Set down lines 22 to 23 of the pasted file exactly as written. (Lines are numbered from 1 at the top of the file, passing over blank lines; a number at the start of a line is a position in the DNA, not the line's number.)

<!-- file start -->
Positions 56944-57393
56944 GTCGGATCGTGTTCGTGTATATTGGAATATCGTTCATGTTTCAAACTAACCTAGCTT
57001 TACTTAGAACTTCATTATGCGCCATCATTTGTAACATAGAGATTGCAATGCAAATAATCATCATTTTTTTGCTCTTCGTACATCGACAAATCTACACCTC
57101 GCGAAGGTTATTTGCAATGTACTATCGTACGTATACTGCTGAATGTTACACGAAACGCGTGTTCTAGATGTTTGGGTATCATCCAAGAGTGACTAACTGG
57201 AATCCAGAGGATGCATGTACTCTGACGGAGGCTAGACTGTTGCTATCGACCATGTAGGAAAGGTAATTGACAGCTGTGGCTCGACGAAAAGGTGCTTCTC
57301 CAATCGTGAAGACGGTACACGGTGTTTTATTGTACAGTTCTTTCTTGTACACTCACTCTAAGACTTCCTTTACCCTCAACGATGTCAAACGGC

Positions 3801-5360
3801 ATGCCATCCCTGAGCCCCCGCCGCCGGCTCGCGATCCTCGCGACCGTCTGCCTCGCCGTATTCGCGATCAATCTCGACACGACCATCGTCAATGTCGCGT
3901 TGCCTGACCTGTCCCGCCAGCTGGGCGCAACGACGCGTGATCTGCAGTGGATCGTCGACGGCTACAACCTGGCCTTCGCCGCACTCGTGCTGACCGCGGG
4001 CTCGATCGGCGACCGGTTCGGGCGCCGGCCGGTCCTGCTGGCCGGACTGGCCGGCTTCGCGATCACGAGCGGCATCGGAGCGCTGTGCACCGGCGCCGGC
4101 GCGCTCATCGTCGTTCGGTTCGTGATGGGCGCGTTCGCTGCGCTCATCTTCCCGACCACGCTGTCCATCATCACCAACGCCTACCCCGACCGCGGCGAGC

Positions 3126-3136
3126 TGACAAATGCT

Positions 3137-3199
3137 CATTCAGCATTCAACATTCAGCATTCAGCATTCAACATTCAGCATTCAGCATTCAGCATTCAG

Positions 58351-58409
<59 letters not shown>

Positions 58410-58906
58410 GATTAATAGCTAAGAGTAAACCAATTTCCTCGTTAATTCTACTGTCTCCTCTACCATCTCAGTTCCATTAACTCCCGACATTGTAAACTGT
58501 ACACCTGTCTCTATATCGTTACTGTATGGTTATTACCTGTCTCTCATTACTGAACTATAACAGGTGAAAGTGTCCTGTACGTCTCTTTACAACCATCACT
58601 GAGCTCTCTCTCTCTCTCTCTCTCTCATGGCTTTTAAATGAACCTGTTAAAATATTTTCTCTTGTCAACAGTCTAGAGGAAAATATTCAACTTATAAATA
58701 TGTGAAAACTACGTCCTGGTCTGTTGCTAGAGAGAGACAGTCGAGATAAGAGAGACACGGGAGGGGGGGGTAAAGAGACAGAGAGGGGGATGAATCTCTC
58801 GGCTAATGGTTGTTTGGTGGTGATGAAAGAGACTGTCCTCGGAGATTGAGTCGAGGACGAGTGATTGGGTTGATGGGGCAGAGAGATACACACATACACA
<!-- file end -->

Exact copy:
58701 TGTGAAAACTACGTCCTGGTCTGTTGCTAGAGAGAGACAGTCGAGATAAGAGAGACACGGGAGGGGGGGGTAAAGAGACAGAGAGGGGGATGAATCTCTC
58801 GGCTAATGGTTGTTTGGTGGTGATGAAAGAGACTGTCCTCGGAGATTGAGTCGAGGACGAGTGATTGGGTTGATGGGGCAGAGAGATACACACATACACA